The advantage of the PT4105 is that it has Inherent LED output lead short protection (for those accidents), and is safe for open circuit too!, so I can plug LEDs in and out while I leave the circuit on without generating a huge charge that blows LEDs. Im not so sure about the AX2002 (which has replaced the PT4105 in many cases on DX. (theres also a PT4115, newer chip, but has less flexibility for brightness control). EDIT. ive checked, Ive been able to achieve some degree of brightness control on my AX2002, but not were as simple as the PT4105, and no where near as smooth, or as wide an output range (lows not as low).

Ive really struggled to find the PT4105 circuit. Ive had to buy them locally from a store which sells these drivers at relatively expensive prices $20 each. I think ive bought a couple from KD, one of which was DOA, but the other seems to work fine. There are significantly fewer components on the ones from KD and similar stores (cheaper) so they probably wont work as efficiently or may not work as well. Let me try to find a link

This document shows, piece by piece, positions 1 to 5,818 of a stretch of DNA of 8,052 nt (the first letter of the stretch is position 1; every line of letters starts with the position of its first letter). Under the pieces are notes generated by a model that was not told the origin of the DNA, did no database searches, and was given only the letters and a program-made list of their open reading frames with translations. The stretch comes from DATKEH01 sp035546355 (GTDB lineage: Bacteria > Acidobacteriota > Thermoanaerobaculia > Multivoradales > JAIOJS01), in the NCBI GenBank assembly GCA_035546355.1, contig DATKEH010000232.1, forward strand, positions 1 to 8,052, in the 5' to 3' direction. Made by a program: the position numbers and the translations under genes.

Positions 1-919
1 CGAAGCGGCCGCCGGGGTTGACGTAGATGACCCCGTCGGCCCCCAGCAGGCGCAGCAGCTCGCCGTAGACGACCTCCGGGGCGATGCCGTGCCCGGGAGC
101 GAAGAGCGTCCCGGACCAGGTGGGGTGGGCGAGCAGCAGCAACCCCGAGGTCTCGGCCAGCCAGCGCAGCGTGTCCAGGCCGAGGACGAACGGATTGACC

http://www.kaidomain.com/ProductDetails.aspx?ProductId=9910 - Heres a circuit with the PT4105. I havent tested if the brightness control mod for this one works, but Im a fan of this driver chip. Not the best around apparently, but the control mod via potentiomenter is in the datasheet (officially supported!!)

You dont need to build anything as complicated as this, but the basic idea is that you have a WELL REGULATED driver with good inherent protection. These features are essential. A PT4105 offers all that, and with modifications, awesomely good variable output, that is totally visually linear from the full 700mA in my case, to a low soooo low, you can only JUST see the emitter glow when looked at directly with totally night adjusted eyes!

For power, im sure most of us have many 9 or 12v plugpacks around. Most drivers are happy enough to run off 12v. 5v is likely to have higher efficiency, but is too close to the emitter Vf for my liking with buck drivers. Get an LED with 4v Vf, and a driver that needs 1.5v overheads, and your going to be low on voltage supply.